Bravehound is an organisation which matches Armed Forces veterans with dogs. It was launched to help those people who suffer from post-traumatic stress disorder as they return to civilian life, and can point to National Lottery funding for making a huge difference to lots of lives. One veteran, who had previously tried to commit suicide three times, said: “I wouldn't be here without my dog, I'd never leave him.”

The Man Engine

Utilising funds from the National Lottery, the largest mechanical puppet ever to be built in Britain was designed and constructed to celebrate the Cornish Mining Landscape's World Heritage status. Known as the Man Engine, the movable structure is 11.2m tall and 'transforms' when enough people are gathered to sing to him. The project ran an educational programme featuring an initial 30 school workshops, before the Man Engine set off to tour other parts of the country.

World Class Sport

National Lottery funding has helped to transform the fortunes of Great Britain and Northern Ireland at recent Olympic Games. UK Sport's World Class Programme is a scheme which has helped over 1,000 athletes to get access to top-level coaches, support and ground-breaking technology. One of those athletes is Dame Sarah Storey, who says she might not otherwise have been able to train full-time since she started out in 1997 without the scheme. Storey is now the most decorated British Paralympian in history.

Chester Zoo

Chester Zoo’s Wildlife Connections scheme is focused on getting as many people involved in conservation as possible, and has been backed by the National Lottery in its efforts to train 80 community group leaders. These 'Wildlife Champions' will then be able to take the skills and knowledge they learn with them back into the wider world to help create safe spaces for endangered species to flourish.

Unclaimed Prizes that go to Good Causes

The Good Causes Fund also benefits from prizes, and the interest accrued on them, that remain unclaimed 180 days after the winning draw. Millions of pounds worth of unclaimed National Lottery prizes build up each year, which are then transferred to the Good Causes Fund in their entirety if they are not claimed in time.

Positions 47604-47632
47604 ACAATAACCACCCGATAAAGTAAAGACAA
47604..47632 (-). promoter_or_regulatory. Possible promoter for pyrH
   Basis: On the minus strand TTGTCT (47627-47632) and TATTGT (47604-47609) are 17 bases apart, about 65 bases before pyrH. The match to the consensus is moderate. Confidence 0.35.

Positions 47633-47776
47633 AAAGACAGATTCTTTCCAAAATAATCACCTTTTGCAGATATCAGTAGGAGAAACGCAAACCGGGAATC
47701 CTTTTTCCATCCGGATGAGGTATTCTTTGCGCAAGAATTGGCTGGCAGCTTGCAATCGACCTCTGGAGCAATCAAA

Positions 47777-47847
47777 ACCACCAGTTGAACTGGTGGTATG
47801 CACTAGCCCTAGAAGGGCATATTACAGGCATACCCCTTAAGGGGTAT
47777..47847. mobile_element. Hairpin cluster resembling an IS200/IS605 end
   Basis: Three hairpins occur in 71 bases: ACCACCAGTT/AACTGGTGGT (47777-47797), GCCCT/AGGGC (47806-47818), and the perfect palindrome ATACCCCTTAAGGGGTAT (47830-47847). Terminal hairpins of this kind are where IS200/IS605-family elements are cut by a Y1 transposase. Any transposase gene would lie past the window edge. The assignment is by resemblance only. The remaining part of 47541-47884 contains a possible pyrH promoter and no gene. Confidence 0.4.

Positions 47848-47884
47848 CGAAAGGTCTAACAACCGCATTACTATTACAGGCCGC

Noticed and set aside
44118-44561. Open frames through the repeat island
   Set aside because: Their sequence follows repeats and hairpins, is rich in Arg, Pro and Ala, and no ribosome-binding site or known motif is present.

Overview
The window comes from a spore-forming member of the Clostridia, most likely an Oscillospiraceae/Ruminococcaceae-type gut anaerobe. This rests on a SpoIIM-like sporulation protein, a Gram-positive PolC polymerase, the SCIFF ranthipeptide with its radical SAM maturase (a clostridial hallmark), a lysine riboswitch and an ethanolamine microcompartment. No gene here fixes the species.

In addition, the Good Causes Fund also receives some of the interest accrued from prizes before they are claimed. This interest is first used to fund trustee fees, audit fees, bank charges and tax, before the remainder is given to Good Causes. Prizes are held in trust before they are paid out so they are separate from Camelot's bank accounts, with PricewaterhouseCoopers conducting audits every month.

Health Lottery Good Causes

The Health Lottery gives 25.5p from every £1 spent on tickets to good causes. This money is distributed to each of the 12 society lotteries which come together to offer the game, and individual projects in each region receive funding. The society lotteries work in rotation, so a different one benefits each month.

All of the projects that receive Health Lottery funding are health-related. They are dedicated to helping the most vulnerable people in society, tackling problems such as loneliness, Alzheimer’s and mental health. As well as working with non-profit organisations in local communities, the Health Lottery has also supported national charities such as Mencap and Dementia UK.

Health Lottery players have helped to raise more than £110 million for good causes and support more than 3,000 projects since 2011.